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FAQs About African Dwarf Frogs, Infectious Disease  

FAQs on African Dwarf Frog Disease: ADF Health/Disease 1, ADF Health 2, ADF Health 3, ADF Health 4,
FAQs on African Dwarf Frog Disease by Category: Diagnosis, Environmental, Nutritional, Social, Trauma, Parasitic, Treatments,

Related Articles: Keeping African Clawed Frogs and African Dwarf Frogs by Neale Monks, African Dwarf Frogs, Amphibians, Turtles

Related FAQs: Dwarf African Frogs 1, Dwarf African Frogs 2, ADF Identification, ADF Behavior, ADF Compatibility, ADF Selection, ADF Systems, ADF Feeding, ADF Reproduction, & FAQs on: Amphibians 1, Amphibians 2, Frogs Other Than African and Clawed, African Clawed Frogs, TurtlesAmphibian Identification, Amphibian Behavior, Amphibian Compatibility, Amphibian Selection, Amphibian Systems, Amphibian Feeding, Amphibian Disease, Amphibian Reproduction,

find an amphibian-safe antibacterial or antibiotic. Your local reptile pet store will be able to help here. Fish-grade medications may be safe, but often aren't. Once bacterial infections get established, these little frogs die very quickly.

Regarding Zen the ADF with fungus      3/2/20
To whomever it may concern.
<That'd be me.>
Zen as previous emails had a three small lumps however since the last email, Zens back foot became clammed together so I took him to the vet but my vet said it could be cysts which may burst and become infected. Zen at
the moment is still swimming and eating and sits happily on the plastic plant near to the top of the water but he's not escaping or jumping out frantically. His sore foot was looking okay up to Thursday, Thursday I did a 50% water change, Friday morning I woke up and he had fluffy white fungus on his foot. I treated him with eSHa 2000, I have 1 more day to go, but to me it's not going away.
Please could you help.
Yours sincerely
<First, let me direct you to some reading, here:
You're likely dealing with what is called Red Leg, an Aeromonas infection, that can be difficult to treat in frogs without antibiotics. eSHa 2000 can help, but make sure to remove carbon from the filter, if used. But eSHa
2000 is inferior to real antibiotics, with Tetracycline-type medications being recommend. KanaPlex is another good choice. Fungal infections usually appear after a bacterial infection has started rather than alone.
Distinguishing them can be hard, but the fluffy white cotton wool threads of fungus look distinct from the dead white-grey tissue we see around bacterial sores. Hope this helps, Neale.>

Re: Regarding Zen the ADF with fungus      3/2/20
Thank you, he did have a fungal infection a few weeks ago, which eSHa help to cure, I think it may be another vet visit as it's got a bit worse.
Hopefully the vet will be able to describe antibiotics.
<I certainly hope so, too. Do ask her/him about Red Leg, and see if she/he thinks this may be relevant here.>
Yours sincerely
<Good luck, Neale.>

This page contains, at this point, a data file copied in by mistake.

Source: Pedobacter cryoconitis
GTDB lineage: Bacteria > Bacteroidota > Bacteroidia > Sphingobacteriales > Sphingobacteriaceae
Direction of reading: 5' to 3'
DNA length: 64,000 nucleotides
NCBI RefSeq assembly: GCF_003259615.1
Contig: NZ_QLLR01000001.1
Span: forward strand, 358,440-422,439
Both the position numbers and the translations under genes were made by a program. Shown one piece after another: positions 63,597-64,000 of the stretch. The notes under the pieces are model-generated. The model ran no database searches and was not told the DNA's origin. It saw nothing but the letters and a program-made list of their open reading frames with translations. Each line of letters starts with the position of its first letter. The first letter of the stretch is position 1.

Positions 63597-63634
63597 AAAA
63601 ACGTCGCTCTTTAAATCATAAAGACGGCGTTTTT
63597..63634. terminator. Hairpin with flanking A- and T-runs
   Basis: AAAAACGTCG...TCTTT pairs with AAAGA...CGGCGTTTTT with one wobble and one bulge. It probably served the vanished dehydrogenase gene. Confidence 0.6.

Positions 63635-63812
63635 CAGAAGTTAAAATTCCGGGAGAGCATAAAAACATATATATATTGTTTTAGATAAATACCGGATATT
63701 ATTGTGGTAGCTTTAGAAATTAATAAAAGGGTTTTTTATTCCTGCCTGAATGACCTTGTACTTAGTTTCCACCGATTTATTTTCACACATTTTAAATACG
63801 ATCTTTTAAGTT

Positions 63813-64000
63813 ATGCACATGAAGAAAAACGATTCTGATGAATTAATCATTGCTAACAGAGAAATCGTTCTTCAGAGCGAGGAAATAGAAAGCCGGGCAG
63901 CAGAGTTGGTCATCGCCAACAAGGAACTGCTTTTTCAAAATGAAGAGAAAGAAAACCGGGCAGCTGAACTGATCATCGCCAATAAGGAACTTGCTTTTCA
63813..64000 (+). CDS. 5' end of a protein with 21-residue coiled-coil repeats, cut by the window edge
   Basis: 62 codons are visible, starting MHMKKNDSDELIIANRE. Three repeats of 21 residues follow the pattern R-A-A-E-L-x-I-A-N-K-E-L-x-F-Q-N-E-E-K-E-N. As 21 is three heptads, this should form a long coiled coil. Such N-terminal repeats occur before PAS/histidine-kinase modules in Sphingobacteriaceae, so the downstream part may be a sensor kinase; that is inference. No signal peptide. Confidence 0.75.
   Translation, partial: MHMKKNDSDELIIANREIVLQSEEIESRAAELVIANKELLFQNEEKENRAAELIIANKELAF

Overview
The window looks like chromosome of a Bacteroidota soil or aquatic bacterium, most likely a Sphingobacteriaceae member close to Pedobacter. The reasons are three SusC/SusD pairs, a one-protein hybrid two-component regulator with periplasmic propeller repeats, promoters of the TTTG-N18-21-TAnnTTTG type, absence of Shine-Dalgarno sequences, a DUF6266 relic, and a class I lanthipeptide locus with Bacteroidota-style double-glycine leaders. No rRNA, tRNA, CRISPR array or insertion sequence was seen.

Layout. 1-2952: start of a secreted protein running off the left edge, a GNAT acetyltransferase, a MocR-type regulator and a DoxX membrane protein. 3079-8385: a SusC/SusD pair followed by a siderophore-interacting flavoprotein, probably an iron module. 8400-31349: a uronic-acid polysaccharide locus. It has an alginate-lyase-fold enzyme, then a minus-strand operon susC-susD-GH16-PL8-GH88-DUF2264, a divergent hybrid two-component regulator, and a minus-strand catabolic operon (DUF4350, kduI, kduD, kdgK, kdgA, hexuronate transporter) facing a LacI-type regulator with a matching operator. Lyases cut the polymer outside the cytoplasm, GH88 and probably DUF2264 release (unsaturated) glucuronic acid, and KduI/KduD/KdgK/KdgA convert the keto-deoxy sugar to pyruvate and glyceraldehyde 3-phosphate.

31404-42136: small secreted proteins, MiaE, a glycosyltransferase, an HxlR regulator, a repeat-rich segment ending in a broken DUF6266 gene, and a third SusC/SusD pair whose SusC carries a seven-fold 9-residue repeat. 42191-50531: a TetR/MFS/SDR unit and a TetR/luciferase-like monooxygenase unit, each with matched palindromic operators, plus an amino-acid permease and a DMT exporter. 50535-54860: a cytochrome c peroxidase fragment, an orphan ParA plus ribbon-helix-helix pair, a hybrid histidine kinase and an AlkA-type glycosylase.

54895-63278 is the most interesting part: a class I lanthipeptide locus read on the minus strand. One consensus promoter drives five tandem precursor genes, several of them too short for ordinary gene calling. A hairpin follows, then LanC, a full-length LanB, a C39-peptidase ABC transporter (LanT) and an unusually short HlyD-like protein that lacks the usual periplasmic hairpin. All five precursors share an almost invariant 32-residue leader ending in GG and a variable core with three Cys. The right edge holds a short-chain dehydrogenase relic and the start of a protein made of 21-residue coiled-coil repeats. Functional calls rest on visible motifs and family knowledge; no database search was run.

Re: Regarding Zen the ADF with fungus      3/2/20

Hi Neale,
What can I do to help Zen in the mean time as he's got a vets appointment on Wednesday at 4pm UK time.
Yours sincerely
<Short term, not much. Doing a generous (25-50%) water change using a good quality water conditioner will certainly help. Using a little salt, 1-2g per litre, can help. I will also point you at a useful article, here:
Cheers, Neale.>

Re: Regarding Zen the ADF with fungus      3/14/20
Dear Neale,
I would like to thank you for your help with Zen, I took him to the vets who was able to take the dead skin off his foot. I was so happy, poor Zen didn't like it when he was put on the table for a few minutes for this procedure but he was okay.
<Actually quite impressed your vet could handle this sort of thing!
However the spot on his back erupted with fungus since Sunday and I had ordered Maracyn 2 as my vet suggested as it was Bacterial. It's going to take 3 weeks, unfortunately Zen died this evening, he was a fighter but nature took its course.
<Certainly sounds like it. Sorry about this outcome.>
I was going to call the vet tonight to ask to put Zen to sleep because I didn't want him to suffer any more. At least I know he's not in pain and I did everything I felt I could.
I was hoping he was going to hold out until the antibiotics was here.
However I do have Rupert, I feel a bit sorry for him as he has no other frog to talk to.
<My advice would be, as per fish, to wait at least two weeks, and ideally a month, before adding any more livestock. A singleton frog will be fine. In the meanwhile, observe the remaining frog to make sure he's healthy. Also gives you time to run a course of the antibiotics on a prophylactic basis, to ensure Rupert is sound, before adding anything that might "catch" whatever the problem was. Does that sound reasonable?>
Once again thank you for your help.
Yours sincerely
<Welcome. Do not be disheartened: these frogs are basically hardy, provided they're not harassed or damaged, and also assuming they get plenty to eat. As with most if not all reptile and amphibian pets, prevention of disease is orders of magnitude easier than curing them once sick. Neale.>

ADF Hlth.           9/7/19
Howdy! I have an adf that has lost 3 of his toes. It’s a little bit red where the toes came off. Should I be concerned?
<Yes; will direct you to some reading:
The section on Red Leg is relevant here.>
Will it kill him,
<Yes, can do.>
or will it get infected?
<Highly likely.>
Any help is MUCH appreciated.
<Some further reading, here:
ADFs combine poorly with fish, and do need an aquarium with a heater and filter. As with all amphibians, they're a lot easier to keep healthy than to medicate, so aim for prevention rather than cure.>